Freedom & NIMBY'ism
Michael Lewyn writes about some reasons behind NIMBYism (not in my back yard):
Where did this idea come from? Probably from the perfectly reasonable idea that people are affected by "externalities" arising from how others used nearby property. At one time, this idea might have limited to the most obvious externalities such as odor and pollution from a factory.
But in the 20th century, zoning enabling acts and zoning codes gave city councils virtually unlimited discretion to regulate land development. Since city councillors have to run for reelection, they began to heed the voice of NIMBY (Not In My Back Yard) activists in their districts.
And then writes about the downsides of NIMBY's:
If NIMBYs can outlaw any new construction, society ultimately only has two alternatives. First, society can make new housing impossible, causing housing prices to explode. This strategy has been followed in San Francisco, where new housing construction is virtually forbidden. At the height of the housing boom in 2005, the city granted 1.2 housing permits per 10,000 people- less than one-twentieth the state average. (Even Detroit had more, despite the fact that Detroit lost 1/4 of its population during the 2000s). Not surprisingly, San Francisco is much more expensive than other mid-sized cities. Second, society can allow new housing where there is no one to object- that is, in farmland. This leads to lots of new housing in places without public transit, thus causing lots of greenhouse gas emissions and other forms of pollution, and increasing everyone's transportation costs.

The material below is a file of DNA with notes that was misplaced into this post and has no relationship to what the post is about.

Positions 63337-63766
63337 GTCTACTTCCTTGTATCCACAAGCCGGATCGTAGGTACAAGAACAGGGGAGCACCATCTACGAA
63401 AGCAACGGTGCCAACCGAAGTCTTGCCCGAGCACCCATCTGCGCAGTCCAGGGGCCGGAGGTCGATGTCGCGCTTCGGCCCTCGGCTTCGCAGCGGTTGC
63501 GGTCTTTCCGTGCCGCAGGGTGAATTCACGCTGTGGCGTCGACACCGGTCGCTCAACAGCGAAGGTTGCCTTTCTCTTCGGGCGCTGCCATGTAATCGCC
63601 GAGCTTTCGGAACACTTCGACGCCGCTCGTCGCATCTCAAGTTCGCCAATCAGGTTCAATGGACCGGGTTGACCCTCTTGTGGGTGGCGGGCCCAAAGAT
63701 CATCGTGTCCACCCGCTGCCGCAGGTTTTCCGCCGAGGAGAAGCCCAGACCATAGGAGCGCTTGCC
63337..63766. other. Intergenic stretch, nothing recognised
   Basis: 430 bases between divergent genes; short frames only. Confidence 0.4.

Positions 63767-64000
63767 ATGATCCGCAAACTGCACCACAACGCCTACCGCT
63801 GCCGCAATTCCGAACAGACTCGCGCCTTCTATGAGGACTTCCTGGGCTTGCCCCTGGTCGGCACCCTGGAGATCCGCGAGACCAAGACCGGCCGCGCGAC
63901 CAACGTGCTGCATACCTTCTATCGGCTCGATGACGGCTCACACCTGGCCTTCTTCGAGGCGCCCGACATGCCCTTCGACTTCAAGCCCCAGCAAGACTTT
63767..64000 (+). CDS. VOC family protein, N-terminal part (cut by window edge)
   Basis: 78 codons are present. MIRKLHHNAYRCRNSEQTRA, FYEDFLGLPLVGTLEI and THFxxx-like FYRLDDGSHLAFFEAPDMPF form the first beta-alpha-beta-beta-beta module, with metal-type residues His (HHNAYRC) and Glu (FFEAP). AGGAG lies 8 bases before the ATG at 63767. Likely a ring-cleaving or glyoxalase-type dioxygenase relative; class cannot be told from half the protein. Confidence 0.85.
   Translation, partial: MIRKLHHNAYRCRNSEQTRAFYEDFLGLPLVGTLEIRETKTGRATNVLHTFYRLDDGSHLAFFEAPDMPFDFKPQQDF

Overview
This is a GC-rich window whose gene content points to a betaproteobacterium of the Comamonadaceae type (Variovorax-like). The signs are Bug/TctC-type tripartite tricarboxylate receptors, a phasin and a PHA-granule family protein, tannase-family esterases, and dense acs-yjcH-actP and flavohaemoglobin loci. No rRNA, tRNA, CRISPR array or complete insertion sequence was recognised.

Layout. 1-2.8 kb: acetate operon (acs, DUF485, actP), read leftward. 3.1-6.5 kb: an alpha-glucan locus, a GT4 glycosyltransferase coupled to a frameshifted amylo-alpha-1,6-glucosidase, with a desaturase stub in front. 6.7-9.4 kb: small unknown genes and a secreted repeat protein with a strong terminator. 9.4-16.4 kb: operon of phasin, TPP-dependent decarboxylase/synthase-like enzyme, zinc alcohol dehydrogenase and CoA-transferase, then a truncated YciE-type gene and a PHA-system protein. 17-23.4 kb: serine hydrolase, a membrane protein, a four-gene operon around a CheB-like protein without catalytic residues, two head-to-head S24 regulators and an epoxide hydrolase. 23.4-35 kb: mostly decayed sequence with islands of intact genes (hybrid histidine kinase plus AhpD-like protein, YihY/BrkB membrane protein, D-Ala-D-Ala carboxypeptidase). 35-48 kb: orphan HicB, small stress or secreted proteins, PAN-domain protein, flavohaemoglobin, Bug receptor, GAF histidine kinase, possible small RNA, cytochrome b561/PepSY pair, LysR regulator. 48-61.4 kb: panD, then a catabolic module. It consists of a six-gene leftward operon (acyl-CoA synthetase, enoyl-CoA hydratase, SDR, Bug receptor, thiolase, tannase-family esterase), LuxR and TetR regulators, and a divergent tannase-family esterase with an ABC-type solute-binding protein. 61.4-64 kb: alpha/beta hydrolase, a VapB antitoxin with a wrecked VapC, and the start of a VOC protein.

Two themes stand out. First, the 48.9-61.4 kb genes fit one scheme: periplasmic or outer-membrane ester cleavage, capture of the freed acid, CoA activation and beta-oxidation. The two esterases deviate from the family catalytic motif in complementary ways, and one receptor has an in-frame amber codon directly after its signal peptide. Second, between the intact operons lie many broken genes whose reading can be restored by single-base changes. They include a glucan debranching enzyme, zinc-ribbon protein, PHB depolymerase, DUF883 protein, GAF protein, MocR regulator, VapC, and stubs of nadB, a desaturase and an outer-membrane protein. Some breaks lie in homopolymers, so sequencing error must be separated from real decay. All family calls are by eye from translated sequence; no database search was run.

I think Michael & I are largely in agreement about NIMBYism.
I do find myself, however, understanding the reasons behind the roots of neighborhood opposition. In large part this is because the development industry has failed us as humans for too many years. Developers, builders & designers have provided us with too many ugly buildings, too many poorly-built structures that don't last and not nearly enough beauty and quality. It's not surprising that many people are skeptical that a new 5 story building will be of high quality when they have very little personal experience to support that. I get it.
As designers, we're unfortunately now in the position where the burden of proof is on us that new construction can in fact be great. Certainly I believe it can, but we're coming out of an era where often we proved otherwise.